Smith represents Vishay in many industry association positions, including EIA treasurer, ECA past chairman, and director of the EDS and ECTC conferences. He also serves as principal Vishay spokesperson to the public and press, providing information on Vishay's products, applications, technology directions, and markets.

For more information, visit www.vishay.com.


Edited by PETech Staff

Dual-input, USB/AC-Adapter, Li+ Chargers

Maxim Integrated Products’ MAX1551/MAX1555 are one of the first USB/AC-adapter, single-cell Li-ion (Li+) battery chargers in an SOT23 package. The USB-charging feature enables users to forgo carrying a wall cube for charging and is particularly attractive for use with PDAs, cell phones, digital still cameras, MP3 players, numerous other handheld products.

The MAX1551/MAX1555 accept operating input voltages up to 7V and don’t require external FETs or diodes. When USB power is connected without dc power, the charge current is set to 100mA (max). This allows charging from both powered and unpowered USB hubs, with no port communication required. When both dc and USB power are connected, charging current is set at 340mA (typ). No input-blocking diodes are required to prevent battery drain.

The MAX1551 includes a power-OK (POK-bar) output to indicate when input power is present, and the MAX1555 includes a charge (CHG-bar) output to indicate charging status. On-chip thermal regulation simplifies PC-board layout by regulating charge current based on charger die temperature. This maximizes charge rate and minimizes component-size guardbanding. When the MAX1551/MAX1555 thermal limit is reached, the charger reduces charging current instead of shutting down.

The MAX1551/MAX1555 are available in a tiny 5-pin SOT23 package and are screened for the extended industrial temperature range (-40°C to 85°C). An evaluation kit is available to speed designs.

For more information, visit www.maxim-ic.com.


Edited by PETech Staff

Common Mode Choke Coil

The DLP11 common mode choke coil series from Murata Electronics Corp. is an EMI filtering solution for high-speed differential mode signal transmissions. Using advanced thin film and ferrite material technology, Murata was able to produce common mode choke coils that provide outstanding filtering performance without distorting the signal. The products are available with impedance values of 90Ω, 120Ω, 160Ω, or 200Ω (at 100 MHz) and packaged at 1.25 mm x 1 mm x 0.082 mm. As such, this product is the smallest common mode choke coil available for filtering high-speed interfaces such as USB2.0 and IEEE1394.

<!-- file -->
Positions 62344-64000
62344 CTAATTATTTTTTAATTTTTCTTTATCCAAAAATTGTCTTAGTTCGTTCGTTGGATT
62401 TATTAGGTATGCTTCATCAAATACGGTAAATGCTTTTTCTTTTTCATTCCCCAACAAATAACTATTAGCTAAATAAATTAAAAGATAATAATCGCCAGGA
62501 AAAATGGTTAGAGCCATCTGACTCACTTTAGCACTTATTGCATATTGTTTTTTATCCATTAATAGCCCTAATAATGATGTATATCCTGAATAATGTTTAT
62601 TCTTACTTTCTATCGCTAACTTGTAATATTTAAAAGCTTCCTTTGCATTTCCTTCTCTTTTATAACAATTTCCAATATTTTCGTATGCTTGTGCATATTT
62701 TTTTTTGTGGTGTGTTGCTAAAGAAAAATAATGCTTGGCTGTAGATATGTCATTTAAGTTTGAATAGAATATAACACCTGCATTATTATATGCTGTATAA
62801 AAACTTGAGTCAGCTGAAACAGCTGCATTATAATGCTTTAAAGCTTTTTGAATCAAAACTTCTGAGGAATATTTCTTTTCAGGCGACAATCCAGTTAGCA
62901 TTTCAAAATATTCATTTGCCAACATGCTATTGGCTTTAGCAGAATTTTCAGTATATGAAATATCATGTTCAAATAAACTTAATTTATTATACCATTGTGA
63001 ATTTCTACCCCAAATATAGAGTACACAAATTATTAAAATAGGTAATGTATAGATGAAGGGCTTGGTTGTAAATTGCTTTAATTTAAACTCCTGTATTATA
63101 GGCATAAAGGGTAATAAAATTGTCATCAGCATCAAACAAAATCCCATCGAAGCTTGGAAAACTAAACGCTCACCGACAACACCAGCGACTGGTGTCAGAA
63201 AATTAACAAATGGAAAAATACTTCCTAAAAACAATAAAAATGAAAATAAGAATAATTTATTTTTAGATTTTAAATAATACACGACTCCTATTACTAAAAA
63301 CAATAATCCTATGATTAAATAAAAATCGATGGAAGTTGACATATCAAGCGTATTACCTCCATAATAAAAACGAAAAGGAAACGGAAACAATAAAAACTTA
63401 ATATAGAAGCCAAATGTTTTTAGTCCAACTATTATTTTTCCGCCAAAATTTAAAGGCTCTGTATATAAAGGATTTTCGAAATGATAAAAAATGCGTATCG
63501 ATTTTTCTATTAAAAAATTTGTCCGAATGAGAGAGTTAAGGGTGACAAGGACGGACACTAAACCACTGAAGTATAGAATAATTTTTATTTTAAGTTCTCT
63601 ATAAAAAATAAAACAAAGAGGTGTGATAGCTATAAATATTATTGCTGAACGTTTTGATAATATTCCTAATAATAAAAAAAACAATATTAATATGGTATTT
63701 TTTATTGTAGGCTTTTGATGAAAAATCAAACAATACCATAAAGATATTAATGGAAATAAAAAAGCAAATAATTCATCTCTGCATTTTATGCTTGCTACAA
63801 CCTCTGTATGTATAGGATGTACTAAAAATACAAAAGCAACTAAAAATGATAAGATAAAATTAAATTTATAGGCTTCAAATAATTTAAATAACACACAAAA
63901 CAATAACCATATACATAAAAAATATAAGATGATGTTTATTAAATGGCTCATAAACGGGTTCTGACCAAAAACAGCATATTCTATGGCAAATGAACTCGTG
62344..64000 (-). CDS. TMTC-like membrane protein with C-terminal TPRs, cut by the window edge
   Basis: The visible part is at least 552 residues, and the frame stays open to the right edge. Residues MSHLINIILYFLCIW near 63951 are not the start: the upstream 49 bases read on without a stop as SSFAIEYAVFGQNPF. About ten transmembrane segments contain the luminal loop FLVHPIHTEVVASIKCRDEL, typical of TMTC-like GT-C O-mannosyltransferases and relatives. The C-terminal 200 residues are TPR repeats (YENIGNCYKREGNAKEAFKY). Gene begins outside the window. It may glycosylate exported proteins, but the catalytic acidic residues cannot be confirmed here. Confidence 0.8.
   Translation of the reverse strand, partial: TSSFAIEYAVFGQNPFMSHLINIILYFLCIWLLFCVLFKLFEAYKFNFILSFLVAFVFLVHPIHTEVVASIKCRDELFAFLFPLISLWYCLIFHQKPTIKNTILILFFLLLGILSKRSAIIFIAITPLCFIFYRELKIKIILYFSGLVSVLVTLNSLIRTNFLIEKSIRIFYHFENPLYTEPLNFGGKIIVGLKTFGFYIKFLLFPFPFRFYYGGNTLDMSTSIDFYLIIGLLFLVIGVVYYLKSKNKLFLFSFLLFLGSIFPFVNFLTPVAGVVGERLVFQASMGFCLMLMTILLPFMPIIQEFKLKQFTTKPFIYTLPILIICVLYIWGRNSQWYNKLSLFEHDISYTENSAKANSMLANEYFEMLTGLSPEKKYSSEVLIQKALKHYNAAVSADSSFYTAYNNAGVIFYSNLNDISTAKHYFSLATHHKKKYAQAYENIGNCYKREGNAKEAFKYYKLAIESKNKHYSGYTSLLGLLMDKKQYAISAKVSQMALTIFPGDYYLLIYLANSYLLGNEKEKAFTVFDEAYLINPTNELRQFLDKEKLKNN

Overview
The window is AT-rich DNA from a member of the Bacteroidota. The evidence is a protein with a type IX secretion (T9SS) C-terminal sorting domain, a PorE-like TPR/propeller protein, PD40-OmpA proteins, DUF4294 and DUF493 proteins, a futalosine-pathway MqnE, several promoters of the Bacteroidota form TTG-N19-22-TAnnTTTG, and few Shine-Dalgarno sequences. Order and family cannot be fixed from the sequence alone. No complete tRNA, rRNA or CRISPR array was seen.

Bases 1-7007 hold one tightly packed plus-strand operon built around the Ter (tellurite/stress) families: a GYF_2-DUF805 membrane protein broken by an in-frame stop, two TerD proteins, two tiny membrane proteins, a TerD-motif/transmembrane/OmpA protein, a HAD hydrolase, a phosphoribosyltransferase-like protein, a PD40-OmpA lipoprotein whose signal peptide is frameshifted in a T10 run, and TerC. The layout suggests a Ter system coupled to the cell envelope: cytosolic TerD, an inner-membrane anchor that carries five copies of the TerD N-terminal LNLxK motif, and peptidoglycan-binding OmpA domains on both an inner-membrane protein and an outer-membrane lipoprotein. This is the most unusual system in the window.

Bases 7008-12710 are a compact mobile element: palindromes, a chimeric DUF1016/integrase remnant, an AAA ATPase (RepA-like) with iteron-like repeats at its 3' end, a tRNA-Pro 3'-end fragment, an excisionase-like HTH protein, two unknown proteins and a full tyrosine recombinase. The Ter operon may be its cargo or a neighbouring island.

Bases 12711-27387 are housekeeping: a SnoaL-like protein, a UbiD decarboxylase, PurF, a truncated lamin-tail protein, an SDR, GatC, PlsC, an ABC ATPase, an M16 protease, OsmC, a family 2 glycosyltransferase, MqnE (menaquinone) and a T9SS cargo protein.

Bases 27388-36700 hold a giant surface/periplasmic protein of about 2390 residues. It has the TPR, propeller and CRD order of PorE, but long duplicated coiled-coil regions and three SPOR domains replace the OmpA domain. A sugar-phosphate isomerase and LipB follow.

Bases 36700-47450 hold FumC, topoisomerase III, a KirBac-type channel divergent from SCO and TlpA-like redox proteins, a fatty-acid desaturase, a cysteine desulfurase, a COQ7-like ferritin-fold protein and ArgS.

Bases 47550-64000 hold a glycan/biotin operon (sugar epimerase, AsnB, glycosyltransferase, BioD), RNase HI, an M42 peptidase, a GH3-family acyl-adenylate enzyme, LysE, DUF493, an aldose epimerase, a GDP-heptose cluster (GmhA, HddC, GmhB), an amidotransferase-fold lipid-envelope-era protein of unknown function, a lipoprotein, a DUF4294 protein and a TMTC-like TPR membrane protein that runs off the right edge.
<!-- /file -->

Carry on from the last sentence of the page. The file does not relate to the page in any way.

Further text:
For more information, visit www.murata-northamerica.com.


Edited by PETech Staff

Low Pin Count Li-Ion Battery Charger IC

Linear Technology Corp.’s new LTC4006 is a 2- to 4-cell Li-Ion battery charger with up to 4A charge capability that includes essential I/O status signals required for constructing a simple autonomous high-power battery charger system. It’s housed in a narrow 16-pin SSOP package and offers output signals for end-of-charge and wall adapter detection, as well as charge current value indicator for gas-gauging.

The IC's synchronous dc-dc step-down operation allows up to 96% operating efficiency from supplies from 6V to 28V supplies.

Also, the LTC4006 operates at up to 98% duty factor, which permits 0.5V dropout operation and allows charging from low voltage wall adapters. To improve safety during charging, the LTC4006 features a battery temperature monitor as well as overvoltage and overcurrent protection. End applications include memory backup systems, portable medical and automotive diagnostics, GPS, as well as notepad and notebook PCs.